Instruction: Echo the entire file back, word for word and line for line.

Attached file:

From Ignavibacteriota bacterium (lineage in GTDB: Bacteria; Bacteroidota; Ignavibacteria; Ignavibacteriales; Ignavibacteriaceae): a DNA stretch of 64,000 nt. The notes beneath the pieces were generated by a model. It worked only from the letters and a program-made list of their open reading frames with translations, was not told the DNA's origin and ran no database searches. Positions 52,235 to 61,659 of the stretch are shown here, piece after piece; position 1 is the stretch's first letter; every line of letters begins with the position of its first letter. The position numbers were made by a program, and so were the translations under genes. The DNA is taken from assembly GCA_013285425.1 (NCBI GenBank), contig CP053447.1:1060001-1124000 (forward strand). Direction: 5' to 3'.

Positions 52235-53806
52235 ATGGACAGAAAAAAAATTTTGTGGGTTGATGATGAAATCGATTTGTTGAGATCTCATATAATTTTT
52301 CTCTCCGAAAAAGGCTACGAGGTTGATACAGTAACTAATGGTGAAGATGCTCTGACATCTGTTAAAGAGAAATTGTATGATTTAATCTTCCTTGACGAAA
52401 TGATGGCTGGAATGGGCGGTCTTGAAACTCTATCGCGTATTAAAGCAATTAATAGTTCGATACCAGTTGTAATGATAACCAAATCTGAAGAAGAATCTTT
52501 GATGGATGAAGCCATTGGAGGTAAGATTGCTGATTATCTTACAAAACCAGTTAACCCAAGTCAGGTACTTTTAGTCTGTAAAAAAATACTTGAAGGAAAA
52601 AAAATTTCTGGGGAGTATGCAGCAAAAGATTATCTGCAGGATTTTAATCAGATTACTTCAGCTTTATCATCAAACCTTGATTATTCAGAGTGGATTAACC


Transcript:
From Ignavibacteriota bacterium (lineage in GTDB: Bacteria; Bacteroidota; Ignavibacteria; Ignavibacteriales; Ignavibacteriaceae): a DNA stretch of 64,000 nt. The notes beneath the pieces were generated by a model. It worked only from the letters and a program-made list of their open reading frames with translations, was not told the DNA's origin and ran no database searches. Positions 52,235 to 61,659 of the stretch are shown here, piece after piece; position 1 is the stretch's first letter; every line of letters begins with the position of its first letter. The position numbers were made by a program, and so were the translations under genes. The DNA is taken from assembly GCA_013285425.1 (NCBI GenBank), contig CP053447.1:1060001-1124000 (forward strand). Direction: 5' to 3'.

Positions 52235-53806
52235 ATGGACAGAAAAAAAATTTTGTGGGTTGATGATGAAATCGATTTGTTGAGATCTCATATAATTTTT
52301 CTCTCCGAAAAAGGCTACGAGGTTGATACAGTAACTAATGGTGAAGATGCTCTGACATCTGTTAAAGAGAAATTGTATGATTTAATCTTCCTTGACGAAA
52401 TGATGGCTGGAATGGGCGGTCTTGAAACTCTATCGCGTATTAAAGCAATTAATAGTTCGATACCAGTTGTAATGATAACCAAATCTGAAGAAGAATCTTT
52501 GATGGATGAAGCCATTGGAGGTAAGATTGCTGATTATCTTACAAAACCAGTTAACCCAAGTCAGGTACTTTTAGTCTGTAAAAAAATACTTGAAGGAAAA
52601 AAAATTTCTGGGGAGTATGCAGCAAAAGATTATCTGCAGGATTTTAATCAGATTACTTCAGCTTTATCATCAAACCTTGATTATTCAGAGTGGATTAACC